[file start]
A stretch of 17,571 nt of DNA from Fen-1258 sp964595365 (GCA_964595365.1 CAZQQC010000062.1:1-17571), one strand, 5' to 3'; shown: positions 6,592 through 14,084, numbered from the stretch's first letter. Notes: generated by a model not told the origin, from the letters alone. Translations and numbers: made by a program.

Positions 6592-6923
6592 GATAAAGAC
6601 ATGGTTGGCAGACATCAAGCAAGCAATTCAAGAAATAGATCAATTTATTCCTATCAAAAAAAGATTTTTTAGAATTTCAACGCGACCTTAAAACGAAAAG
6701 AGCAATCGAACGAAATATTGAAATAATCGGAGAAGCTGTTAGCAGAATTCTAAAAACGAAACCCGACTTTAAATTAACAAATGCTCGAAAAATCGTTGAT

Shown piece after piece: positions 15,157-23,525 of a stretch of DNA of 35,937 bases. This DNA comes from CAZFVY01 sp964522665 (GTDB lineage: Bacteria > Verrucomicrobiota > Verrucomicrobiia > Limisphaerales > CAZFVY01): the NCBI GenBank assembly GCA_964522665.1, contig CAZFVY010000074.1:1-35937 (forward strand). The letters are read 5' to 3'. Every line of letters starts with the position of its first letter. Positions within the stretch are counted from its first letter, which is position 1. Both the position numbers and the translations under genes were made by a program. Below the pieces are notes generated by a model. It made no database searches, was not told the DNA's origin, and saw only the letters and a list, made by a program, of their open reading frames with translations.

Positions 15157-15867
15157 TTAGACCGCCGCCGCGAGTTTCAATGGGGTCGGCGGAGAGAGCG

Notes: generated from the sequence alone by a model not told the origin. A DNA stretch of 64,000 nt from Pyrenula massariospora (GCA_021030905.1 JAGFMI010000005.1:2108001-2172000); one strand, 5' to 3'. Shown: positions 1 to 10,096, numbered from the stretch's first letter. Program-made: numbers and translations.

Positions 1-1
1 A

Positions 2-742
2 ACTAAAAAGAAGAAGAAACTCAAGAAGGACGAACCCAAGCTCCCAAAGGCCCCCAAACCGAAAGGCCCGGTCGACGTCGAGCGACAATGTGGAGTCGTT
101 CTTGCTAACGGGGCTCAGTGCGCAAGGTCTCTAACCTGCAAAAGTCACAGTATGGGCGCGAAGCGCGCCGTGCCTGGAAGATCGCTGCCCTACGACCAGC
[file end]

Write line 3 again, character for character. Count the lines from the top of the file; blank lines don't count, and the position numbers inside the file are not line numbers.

6592 GATAAAGAC